Transactions identified as high risk include complex tax planning structures involving high levels of secrecy, overly complex supply chains and transactions involving politically exposed persons. Financial services, tax advisory and legal sectors are identified as sectors with particular risk.

The guidance also imports high risk factors identified in the Joint Money Steering Group (JMLSG) guidance which identifies as high risk private banking, anonymous transactions, non-face-to-face business relationships and payment received from unknown or unassociated parties.

Principle 2
Proportionality of risk-based prevention procedures

To be “reasonable” the prevention procedures must be proportionate to the risks. Three questions are posed

  • Is there any opportunity for someone to facilitate tax evasion?
  • Is there a motive?
  • How could it be done?

Organisations offering private wealth management services are particularly identified as facing significant risks. The procedures are expected to evolve with the relevant body’s activities and the risk climate.

Principle 3
Top level commitment 

The procedures in place must reflect the commitment of toplevel management to prevent engagement in facilitation of tax evasion and the fostering of an atmosphere in which it is never acceptable. Management must be able to demonstrate that they are both committed in this way and that their commitment is shared by all in the business.

The guidance sets out a series of formal messages that might be given, including

  • Zero tolerance.
  • Articulation of reputational and customer benefits of rejecting the provision of enabling services.
  • A commitment not to recommend services of others who do not have reasonable prevention procedures in place.

Principle 4
Due diligence 

The guidance recognises that substantial due diligence is already undertaken in high risk sectors in relation to specific transactions; clients or jurisdictions. That will not necessarily be correctly targeted for the new offence: the risk assessment will determine what is required. Procedures are likely to differ across an organisation to reflect varying levels of risk.

Principle 5
Communication (including training) 

The focus here is on effective internal communication including establishment of whistleblowing channels.

Effective external communication is also identified as important to send a strong deterrent message to potential criminal parties.

Suggested training is set out. What is required from training is an understanding of the scope of the offences and the associated risks, of how to seek advice, raise concerns and of whistleblowing procedures rather than a detailed understanding of tax rules.

Principle 6
Monitoring and review

There is a focus on monitoring, regular review and adjustment throughout the guidance. Review might be undertaken on a formal periodic basis but might also be prompted by market developments or the identification of criminal activity: the risk assessment will guide what is reasonable and proportionate.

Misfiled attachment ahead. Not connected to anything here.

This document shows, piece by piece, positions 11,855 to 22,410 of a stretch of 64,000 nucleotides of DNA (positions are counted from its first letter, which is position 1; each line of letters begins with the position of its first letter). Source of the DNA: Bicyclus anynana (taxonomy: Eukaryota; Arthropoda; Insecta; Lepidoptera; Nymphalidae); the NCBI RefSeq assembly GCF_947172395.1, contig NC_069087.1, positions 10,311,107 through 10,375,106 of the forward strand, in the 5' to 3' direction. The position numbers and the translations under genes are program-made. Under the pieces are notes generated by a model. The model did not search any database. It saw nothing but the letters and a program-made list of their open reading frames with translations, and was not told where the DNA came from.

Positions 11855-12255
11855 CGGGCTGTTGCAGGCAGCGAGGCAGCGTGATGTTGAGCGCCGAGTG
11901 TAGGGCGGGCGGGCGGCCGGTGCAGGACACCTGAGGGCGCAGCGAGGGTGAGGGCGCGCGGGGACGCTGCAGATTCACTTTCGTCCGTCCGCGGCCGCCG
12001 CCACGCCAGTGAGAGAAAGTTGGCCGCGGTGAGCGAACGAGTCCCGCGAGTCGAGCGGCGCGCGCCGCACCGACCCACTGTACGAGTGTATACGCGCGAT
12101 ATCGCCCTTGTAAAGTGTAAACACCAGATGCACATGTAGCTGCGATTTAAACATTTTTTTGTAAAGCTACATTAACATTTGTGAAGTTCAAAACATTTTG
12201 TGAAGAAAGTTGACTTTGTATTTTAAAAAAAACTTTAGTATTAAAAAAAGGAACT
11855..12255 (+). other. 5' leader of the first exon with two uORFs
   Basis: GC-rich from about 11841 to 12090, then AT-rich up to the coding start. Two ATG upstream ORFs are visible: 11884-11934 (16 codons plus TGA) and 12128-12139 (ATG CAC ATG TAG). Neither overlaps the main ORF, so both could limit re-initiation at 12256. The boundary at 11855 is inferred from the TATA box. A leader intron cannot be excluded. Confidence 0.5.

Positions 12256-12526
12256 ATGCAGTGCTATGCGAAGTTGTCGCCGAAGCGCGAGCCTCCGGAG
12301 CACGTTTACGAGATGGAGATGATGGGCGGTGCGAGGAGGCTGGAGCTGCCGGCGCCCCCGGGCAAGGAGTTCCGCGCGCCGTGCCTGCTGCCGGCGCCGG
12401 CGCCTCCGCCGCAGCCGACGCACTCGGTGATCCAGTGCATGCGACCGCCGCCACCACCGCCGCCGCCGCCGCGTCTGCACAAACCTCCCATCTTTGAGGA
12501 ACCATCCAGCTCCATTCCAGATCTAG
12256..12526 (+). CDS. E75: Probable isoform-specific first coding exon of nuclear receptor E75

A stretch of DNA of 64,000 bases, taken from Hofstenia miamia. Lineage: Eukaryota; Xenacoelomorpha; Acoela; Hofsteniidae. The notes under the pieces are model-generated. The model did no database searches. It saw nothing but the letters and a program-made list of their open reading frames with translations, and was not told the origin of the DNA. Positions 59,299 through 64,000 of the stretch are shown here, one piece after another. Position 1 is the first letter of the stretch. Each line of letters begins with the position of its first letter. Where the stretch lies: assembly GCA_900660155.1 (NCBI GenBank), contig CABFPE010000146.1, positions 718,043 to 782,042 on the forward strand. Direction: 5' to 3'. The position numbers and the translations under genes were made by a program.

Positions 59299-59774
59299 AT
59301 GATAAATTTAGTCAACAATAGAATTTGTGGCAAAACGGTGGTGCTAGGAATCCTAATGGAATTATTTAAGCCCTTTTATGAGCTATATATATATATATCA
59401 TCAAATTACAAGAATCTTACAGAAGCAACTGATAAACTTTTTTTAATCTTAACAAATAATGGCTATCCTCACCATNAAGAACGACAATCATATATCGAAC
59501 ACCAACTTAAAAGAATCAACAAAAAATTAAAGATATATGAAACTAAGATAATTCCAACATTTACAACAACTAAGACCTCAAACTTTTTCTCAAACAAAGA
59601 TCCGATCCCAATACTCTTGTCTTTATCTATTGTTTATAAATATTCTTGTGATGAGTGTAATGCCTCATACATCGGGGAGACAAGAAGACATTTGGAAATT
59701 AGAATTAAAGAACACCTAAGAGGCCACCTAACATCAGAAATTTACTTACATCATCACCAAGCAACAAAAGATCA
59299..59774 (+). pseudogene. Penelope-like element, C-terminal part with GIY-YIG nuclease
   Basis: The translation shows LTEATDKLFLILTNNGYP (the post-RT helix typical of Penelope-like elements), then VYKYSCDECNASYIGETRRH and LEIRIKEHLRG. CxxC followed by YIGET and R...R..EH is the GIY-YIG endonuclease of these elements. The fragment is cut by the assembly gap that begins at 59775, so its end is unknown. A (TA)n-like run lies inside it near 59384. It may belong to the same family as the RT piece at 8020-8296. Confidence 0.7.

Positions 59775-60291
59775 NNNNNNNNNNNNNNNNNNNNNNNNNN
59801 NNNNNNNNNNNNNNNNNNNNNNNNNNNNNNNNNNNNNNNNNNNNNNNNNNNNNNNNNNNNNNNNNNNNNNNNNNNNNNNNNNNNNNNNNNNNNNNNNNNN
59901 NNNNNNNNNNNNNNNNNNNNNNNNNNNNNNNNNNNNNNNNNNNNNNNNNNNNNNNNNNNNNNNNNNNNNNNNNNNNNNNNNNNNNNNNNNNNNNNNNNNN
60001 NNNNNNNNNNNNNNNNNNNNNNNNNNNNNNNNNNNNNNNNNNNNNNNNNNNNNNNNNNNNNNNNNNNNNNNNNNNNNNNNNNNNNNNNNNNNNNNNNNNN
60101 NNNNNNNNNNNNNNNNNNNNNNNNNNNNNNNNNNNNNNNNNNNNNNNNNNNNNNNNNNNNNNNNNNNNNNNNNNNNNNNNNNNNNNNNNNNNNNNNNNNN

Prosecuting authorities will be able to employ Deferred Prosecution Agreements (DPAs), used for economic crimes including fraud and bribery, to help mitigate the collateral damage that would otherwise be caused to an organisation and those dependent on it by an actual conviction under these offences. This is at their discretion and subject to certain conditions being met: the basic message is that an organisation needs to have appropriate defensive procedures in place.

Implementation will be a large task for many organisations, particularly those operating globally. The first step is for groups to identify risk areas and to work out what procedures are appropriate, and how best to implement them, so that commitment is demonstrable. The guidance includes a number of basic examples relating to branch and subsidiary situations which highlight the need for adequate prevention procedures to be implemented wherever staff and associated persons act and not just in the UK. Establishing “reasonable prevention procedures” will also involve revisiting contracts with sub-contractors and other “associated bodies” to confirm that those contracts require them to have necessary procedures in place. Whether changes can wait to be made when contracts are renegotiated is fact and risk reliant: particular care will be needed in respect of contractual arrangements with associated persons identified as high risk or with whom bespoke arrangements are entered into.

Procedures are expected to evolve with the relevant body’s activities and the risk climate. Guidance will also develop over time to reflect industry experience and this also needs to be monitored. There is no one-size fits all approach that can be taken which means that businesses are engaged in risk assessments and planning for implementation of identified controls and procedures. Retention of records demonstrating compliance activity will be key if facilitation of evasion is identified.